Attention-deficit/hyperactivity disorder (ADHD) is a behavioral disorder that typically begins in childhood and is characterized by a short attention span (inattention), an inability to be calm and stay still (hyperactivity), and poor impulse control (impulsivity). Some people with ADHD have problems with only inattention or with hyperactivity and impulsivity, but most have problems related to all three features.
In people with ADHD, the characteristic behaviors are frequent and severe enough to interfere with the activities of daily living such as school, work, and relationships with others. Because of an inability to stay focused on tasks, people with inattention may be easily distracted, forgetful, avoid tasks that require sustained attention, have difficulty organizing tasks, or frequently lose items.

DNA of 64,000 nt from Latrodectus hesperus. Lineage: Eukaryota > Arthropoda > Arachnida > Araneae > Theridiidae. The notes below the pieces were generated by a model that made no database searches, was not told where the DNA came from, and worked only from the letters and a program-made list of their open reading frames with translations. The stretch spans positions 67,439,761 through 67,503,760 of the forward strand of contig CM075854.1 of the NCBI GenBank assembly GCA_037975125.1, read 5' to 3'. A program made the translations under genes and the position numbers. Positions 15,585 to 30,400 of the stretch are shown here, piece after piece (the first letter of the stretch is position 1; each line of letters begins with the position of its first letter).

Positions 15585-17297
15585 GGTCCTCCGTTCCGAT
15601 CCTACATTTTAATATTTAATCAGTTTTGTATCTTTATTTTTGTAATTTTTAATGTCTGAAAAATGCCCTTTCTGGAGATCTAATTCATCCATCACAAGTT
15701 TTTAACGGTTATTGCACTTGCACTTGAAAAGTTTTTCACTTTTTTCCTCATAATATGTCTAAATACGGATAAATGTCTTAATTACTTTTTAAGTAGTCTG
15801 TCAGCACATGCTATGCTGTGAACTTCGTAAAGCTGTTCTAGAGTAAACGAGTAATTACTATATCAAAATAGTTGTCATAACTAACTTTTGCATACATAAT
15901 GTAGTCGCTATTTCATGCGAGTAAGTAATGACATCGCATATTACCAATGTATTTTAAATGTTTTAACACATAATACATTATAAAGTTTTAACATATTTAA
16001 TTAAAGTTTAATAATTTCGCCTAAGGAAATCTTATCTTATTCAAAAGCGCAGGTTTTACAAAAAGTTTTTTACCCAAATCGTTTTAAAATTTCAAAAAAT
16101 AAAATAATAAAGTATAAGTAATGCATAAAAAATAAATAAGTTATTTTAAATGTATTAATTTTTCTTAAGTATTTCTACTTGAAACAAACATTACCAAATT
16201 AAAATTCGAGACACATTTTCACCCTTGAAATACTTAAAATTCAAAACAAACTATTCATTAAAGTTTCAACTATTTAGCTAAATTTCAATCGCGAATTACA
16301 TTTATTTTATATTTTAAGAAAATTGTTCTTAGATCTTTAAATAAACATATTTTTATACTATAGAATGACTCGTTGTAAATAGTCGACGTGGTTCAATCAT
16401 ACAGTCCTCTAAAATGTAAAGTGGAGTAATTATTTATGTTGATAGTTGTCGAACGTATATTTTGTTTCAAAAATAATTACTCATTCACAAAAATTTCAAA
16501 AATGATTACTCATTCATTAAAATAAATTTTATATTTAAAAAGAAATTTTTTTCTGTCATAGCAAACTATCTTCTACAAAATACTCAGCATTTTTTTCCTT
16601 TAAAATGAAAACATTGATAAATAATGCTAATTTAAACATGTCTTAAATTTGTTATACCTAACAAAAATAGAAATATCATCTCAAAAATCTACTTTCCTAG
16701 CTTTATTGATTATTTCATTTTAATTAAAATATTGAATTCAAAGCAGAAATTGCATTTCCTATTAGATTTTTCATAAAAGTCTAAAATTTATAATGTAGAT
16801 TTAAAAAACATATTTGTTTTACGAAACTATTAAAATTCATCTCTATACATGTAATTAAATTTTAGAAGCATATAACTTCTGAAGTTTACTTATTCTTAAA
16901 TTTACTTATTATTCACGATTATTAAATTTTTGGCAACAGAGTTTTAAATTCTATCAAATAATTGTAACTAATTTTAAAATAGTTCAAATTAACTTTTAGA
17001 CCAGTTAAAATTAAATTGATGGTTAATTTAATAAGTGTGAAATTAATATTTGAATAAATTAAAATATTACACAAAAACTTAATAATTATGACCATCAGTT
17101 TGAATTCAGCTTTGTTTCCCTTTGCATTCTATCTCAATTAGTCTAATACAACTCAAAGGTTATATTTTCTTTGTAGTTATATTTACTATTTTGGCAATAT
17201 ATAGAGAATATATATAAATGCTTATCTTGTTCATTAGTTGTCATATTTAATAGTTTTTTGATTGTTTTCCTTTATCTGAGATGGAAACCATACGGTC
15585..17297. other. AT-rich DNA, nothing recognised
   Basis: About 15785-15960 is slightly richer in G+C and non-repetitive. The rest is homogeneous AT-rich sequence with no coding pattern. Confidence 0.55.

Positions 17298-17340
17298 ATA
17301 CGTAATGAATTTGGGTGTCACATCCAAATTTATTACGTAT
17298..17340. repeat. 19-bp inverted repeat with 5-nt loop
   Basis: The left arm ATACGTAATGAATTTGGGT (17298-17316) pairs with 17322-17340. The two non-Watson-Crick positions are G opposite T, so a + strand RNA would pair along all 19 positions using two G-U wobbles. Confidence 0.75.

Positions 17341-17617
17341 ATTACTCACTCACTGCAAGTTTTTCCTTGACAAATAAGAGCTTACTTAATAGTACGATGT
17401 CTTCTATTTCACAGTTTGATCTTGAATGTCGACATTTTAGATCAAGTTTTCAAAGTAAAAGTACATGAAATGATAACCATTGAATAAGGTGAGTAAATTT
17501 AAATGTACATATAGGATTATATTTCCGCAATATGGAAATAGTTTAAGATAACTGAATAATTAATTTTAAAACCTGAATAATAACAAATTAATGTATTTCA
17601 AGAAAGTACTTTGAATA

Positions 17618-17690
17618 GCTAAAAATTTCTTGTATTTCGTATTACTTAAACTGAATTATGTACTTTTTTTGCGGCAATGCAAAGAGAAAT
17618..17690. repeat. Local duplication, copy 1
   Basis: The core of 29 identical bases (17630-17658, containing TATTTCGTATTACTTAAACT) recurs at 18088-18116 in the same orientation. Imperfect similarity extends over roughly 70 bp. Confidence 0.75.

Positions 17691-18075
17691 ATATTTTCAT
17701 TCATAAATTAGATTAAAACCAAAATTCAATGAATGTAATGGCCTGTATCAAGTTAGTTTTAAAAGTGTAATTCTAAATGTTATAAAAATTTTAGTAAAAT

Hyperactivity is usually shown by frequent movement. Individuals with this feature often fidget or tap their foot when seated, leave their seat when it is inappropriate to do so (such as in the classroom), or talk a lot and interrupt others.
Impulsivity can result in hasty actions without thought for the consequences. Individuals with poor impulse control may have difficulty waiting for their turn, deferring to others, or considering their actions before acting.
More than two-thirds of all individuals with ADHD have additional conditions, including insomnia, mood or anxiety disorders, learning disorders, or substance use disorders. Affected individuals may also have autism spectrum disorder, which is characterized by impaired communication and social interaction, or Tourette syndrome, which is a disorder characterized by repetitive and involuntary movements or noises called tics.
In most affected individuals, ADHD continues throughout life, but in about one-third of individuals, signs and symptoms of ADHD go away by adulthood.
Worldwide, ADHD affects approximately 5 percent of children and 3 percent of adults.